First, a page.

Acquired: Rescue / shelter organization
Training: I haven't learned care / training techniques
Posted June 18, 2014
Kolie was my best friend during the brief time I knew him. I was a young kid at the time, but I still remember so much about him. Though the Border Collie trait of herding by nipping at heels can be an issue for those families with small children, when trained properly the problem can be avoided altogether, and the breed becomes a perfect family dog.
Border Collies are very smart dogs, easy to train and quick to understand new tricks even at an older age. They are great protectors, especially for young ones, as they often see issues and danger before the little one could ever have perceived it. Their natural herding instinct even comes in useful when they understand how to use different tactics than their go-to, and they have been known to steer a happily oblivious child or even adult from imminent danger. As a result of their cleverness, they are also great against intruders and harmful animals, using their intelligence and agility to out-maneuver an assailant who has dared go after their owner.
Kolie was also a very quiet dog, only truly vocalizing when necessary, though the occasional siren did set him off as it does most dogs. He was alert to everything going on around the house, and would immediately inform us if people or animals got too near the house.
Grooming this breed of dog is an extensive process, as they have long fur and shed basically year-round, though much more so in the summer months. As active dogs, they also get dirty fairly easy and matting can be a problem. Regular brushing and bathing will help these dogs feel their best and keep your house cleaner, though fur in the carpet and on furniture is unavoidable. However, since Border Collies are mostly black with white markings, you need not worry too much about your nice slacks being overly decorated with white fur, though having a roller handy in case of a big meeting or an important interview is always a good idea.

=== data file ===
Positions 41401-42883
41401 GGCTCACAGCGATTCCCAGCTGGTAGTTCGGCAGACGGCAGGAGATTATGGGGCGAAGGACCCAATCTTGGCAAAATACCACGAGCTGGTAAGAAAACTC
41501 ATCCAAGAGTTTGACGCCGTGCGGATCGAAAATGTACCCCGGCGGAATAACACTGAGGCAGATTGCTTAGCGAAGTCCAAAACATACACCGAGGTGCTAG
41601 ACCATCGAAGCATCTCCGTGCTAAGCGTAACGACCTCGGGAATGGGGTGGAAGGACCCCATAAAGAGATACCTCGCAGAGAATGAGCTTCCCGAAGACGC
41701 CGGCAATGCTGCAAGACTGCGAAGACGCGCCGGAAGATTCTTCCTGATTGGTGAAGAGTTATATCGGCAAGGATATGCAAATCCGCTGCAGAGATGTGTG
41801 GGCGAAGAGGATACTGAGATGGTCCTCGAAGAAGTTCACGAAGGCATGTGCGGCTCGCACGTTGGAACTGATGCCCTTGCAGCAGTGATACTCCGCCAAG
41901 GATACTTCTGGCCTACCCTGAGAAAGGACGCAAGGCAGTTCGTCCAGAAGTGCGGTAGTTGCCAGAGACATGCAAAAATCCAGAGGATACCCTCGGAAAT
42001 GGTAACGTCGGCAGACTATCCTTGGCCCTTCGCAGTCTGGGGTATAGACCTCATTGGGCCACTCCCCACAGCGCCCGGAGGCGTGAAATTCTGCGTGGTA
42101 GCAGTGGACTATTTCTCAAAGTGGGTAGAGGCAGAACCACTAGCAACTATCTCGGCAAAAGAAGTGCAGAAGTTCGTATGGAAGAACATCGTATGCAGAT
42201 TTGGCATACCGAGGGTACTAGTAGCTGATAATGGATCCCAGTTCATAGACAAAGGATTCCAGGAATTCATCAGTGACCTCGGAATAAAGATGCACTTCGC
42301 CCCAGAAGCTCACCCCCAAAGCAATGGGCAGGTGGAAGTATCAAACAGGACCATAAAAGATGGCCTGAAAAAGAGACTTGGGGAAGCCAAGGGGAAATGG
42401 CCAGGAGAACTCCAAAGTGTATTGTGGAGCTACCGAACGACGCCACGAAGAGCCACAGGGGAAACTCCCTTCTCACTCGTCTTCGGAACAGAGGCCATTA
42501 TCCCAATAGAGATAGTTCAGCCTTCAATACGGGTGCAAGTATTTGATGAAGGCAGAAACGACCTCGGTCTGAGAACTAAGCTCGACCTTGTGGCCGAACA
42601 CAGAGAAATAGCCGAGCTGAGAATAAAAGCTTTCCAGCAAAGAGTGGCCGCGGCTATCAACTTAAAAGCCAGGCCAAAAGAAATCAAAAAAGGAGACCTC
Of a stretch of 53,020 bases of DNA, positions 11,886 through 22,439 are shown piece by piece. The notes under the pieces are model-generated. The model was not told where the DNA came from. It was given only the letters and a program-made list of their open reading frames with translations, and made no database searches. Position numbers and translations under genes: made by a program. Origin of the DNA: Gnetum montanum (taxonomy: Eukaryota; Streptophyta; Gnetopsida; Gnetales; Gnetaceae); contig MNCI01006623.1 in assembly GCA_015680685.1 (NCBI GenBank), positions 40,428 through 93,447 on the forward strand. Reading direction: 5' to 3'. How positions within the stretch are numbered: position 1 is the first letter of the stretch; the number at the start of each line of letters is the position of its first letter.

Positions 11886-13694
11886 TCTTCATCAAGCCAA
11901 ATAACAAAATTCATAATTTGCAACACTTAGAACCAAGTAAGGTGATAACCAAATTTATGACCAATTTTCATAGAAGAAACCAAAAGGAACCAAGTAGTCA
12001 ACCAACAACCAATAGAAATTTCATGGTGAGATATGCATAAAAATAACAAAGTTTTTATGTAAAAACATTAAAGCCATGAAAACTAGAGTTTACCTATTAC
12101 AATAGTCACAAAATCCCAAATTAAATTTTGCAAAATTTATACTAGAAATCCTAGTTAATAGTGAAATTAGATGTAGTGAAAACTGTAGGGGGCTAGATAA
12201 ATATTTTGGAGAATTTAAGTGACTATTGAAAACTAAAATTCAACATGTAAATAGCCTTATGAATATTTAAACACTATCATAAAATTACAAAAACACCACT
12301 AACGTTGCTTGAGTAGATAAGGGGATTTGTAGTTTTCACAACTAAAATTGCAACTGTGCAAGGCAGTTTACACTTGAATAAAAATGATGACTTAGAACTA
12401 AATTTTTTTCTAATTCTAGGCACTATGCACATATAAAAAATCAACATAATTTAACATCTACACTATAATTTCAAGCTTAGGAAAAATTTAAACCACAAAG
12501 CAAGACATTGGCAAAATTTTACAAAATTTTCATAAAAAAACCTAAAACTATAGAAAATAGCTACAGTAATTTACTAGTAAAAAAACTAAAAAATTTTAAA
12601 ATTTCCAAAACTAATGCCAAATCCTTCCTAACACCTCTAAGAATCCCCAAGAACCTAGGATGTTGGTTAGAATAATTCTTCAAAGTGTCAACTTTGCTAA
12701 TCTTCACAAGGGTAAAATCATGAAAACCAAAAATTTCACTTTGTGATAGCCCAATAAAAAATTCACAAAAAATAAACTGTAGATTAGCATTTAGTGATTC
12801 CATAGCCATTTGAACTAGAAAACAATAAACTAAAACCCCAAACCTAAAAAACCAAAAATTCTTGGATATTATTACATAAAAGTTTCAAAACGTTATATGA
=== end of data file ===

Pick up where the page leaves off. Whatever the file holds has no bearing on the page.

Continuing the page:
Kolie's health was fairly good until his sixth year, when he unfortunately got into a box of rat poison in the garage. From there on, his health rapidly deteriorated, and we ended up having to put him down when he got Alzheimer's and was so disoriented that he ended up biting my grandmother. He had never been aggressive before then, which led us to believe it was the state of confusion that caused him to fear that she would do us or himself harm. Generally, Border Collies are very hardy dogs; however, the breed is well known for such genetic diseases as Hip Dysplasia, Collie Eye Anomaly (a disorder where parts of the eye, most commonly the retina, do not develop normally), and Epilepsy. Kolie himself never suffered more than minor joint discomfort, a common trait in purebred dogs, and several of this breed have been known to live happy, normal lives in good health.
All in all, for those owners ready for an active pet and who have a decent-sized yard at the very least, this breed provides for very loyal and loving companions.